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OPERA REVIEW

Lyric Opera unmasks new 'Ballo'

All hail Riccardo, Governor of Boston!

Er, which governor was that?

Colonial Boston surely seems light years away from the world of 19th-century Italian opera, but that was precisely the point when Verdi and his librettist, Antonio Somma, chose to appease the nervous censors of Rome by transporting their opera of political intrigue and regicide -- "Un Ballo in Maschera" -- to some place far from European shores. The place they chose was late 17th-century Boston, turning King Gustavus III of Sweden into Governor Riccardo.

These days, plenty of "Ballo" productions repatriate the action back to the Swedish court of Gustavus III, whose actual assassination at a masked ball in 1792 is the kernel of historical truth around which Verdi and his librettist spun their fanciful melodrama. The Boston Lyric Opera's new production of "Ballo," which premiered last night at the Shubert Theatre, follows this trend, and uses the character names from the Swedish setting. One could have imagined the director James Robinson and the creative team having fun by riffing creatively off of the opera's local roots, but this is also a co-production with Opera Colorado and the Minnesota Opera, so off we went to 18th-century Sweden.

All of this said, Robinson and colleagues have mounted an attractive traditional production that serves the opera well, even if it does not break much fresh interpretive ground. The company has also fielded a solid cast with lots of collective vocal heft, making sure that this "Ballo" delivers its pleasures with directness and force.

Allen Moyer's sets are based around a grand and well-appointed palace room (handsomely lit by Duane Schuler) that literally comes unglued as chaos descends on the opera's central characters. Besides the ill-starred Gustavus III, there is Amelia, the wife of the king's closest aid, Count Anckarström . A tumultuous love triangle plays out, in which the king and Amelia declare their love for each other, and the count, once he discovers the betrayal, seeks murderous revenge.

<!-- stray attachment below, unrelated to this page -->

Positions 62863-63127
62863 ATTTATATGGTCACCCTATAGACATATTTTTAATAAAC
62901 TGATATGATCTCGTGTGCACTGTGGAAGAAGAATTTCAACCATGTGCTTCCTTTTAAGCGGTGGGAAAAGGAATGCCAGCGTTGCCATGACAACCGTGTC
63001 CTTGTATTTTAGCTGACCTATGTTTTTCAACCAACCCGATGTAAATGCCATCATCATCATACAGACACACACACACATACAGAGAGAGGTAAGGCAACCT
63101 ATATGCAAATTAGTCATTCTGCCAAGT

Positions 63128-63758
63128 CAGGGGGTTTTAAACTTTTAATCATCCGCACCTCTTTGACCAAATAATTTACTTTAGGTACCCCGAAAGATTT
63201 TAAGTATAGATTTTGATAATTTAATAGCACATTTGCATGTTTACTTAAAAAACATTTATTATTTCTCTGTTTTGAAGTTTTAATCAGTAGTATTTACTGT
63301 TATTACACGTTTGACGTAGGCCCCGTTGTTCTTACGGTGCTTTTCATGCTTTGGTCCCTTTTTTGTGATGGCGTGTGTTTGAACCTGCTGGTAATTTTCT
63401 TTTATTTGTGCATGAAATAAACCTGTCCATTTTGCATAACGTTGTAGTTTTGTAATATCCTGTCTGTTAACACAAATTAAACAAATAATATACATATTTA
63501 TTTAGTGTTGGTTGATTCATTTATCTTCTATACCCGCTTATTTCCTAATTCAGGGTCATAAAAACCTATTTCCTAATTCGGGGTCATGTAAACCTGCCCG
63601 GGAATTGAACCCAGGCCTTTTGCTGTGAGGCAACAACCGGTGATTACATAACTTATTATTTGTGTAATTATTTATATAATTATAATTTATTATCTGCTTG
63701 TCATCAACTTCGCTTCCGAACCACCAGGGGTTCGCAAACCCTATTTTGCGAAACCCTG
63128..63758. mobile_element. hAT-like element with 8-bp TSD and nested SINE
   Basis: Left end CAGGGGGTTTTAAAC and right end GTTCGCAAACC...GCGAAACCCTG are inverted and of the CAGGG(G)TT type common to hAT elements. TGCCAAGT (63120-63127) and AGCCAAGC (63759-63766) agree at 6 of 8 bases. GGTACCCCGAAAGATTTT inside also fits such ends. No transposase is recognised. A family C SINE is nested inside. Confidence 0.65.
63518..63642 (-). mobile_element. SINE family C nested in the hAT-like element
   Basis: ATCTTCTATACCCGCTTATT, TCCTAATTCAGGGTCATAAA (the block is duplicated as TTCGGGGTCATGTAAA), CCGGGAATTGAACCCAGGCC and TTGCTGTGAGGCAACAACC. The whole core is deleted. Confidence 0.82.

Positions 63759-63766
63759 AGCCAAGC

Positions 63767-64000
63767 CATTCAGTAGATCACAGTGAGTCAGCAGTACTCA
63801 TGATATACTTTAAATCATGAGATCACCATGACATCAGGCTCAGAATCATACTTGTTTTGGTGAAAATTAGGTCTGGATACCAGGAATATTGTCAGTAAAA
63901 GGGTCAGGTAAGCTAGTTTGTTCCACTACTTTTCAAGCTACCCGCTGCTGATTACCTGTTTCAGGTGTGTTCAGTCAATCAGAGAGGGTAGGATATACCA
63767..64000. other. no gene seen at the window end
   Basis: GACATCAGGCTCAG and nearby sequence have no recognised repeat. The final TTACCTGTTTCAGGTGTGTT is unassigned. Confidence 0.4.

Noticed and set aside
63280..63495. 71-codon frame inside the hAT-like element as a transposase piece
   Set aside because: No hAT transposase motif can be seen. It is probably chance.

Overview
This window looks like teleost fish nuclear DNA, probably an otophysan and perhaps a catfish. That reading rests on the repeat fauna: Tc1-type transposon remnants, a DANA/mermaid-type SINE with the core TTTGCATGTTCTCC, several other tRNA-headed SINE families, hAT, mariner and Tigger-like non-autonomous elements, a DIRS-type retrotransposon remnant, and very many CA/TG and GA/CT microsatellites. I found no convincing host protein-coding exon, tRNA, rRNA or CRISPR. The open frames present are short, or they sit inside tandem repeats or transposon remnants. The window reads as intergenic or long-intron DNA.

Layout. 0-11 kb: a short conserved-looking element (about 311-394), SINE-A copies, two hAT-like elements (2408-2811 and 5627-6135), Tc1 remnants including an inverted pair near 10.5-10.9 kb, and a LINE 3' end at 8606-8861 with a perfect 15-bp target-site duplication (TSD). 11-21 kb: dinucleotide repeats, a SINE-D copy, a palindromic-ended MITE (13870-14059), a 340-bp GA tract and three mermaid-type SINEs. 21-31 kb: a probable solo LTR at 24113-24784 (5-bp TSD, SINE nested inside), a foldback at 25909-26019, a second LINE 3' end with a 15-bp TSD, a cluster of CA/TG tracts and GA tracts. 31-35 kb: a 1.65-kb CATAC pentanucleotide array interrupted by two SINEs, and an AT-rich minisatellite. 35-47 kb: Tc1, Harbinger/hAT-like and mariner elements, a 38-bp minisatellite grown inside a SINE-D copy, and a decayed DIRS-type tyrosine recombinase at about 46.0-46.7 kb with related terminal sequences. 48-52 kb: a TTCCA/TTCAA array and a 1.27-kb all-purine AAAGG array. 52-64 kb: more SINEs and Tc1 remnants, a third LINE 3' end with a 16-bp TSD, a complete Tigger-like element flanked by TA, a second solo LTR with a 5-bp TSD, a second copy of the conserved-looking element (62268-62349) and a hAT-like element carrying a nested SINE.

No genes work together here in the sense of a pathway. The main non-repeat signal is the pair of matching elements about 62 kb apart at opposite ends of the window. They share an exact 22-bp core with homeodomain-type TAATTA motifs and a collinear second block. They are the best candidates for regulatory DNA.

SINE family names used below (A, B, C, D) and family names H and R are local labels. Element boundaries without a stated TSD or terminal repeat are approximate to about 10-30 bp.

Julian Gavin sang the role of Gustavus with a strong, clear tenor voice, though one wished for more regal dignity in his portrayal of the king. Instead, his Act I goofiness (jumping off a chair, etc.) diminished the tragedy of his character's later plight. Romanian soprano Doina Dimitriu sang Amelia with impressive power and vocal intensity but also with a tendency to oversing in her upper register.

As the Count, Chen-Ye Yuan showed off a robust and flexible baritone with a warm core to it, and a feel for some of the psychological complexity contained in his role. And Heidi Stober, a singer to watch, was a spunky standout in the smaller trouser role of Oscar, the king's page. Her soprano is light and agile and she deploys it with impressive control.

The chorus was in fine form, and music director Stephen Lord showed a sure hand in the pit, with many moments -- like the Prelude to Act II -- that caught the ear by wedding both the beauty and the pathos of Verdi's popular score.

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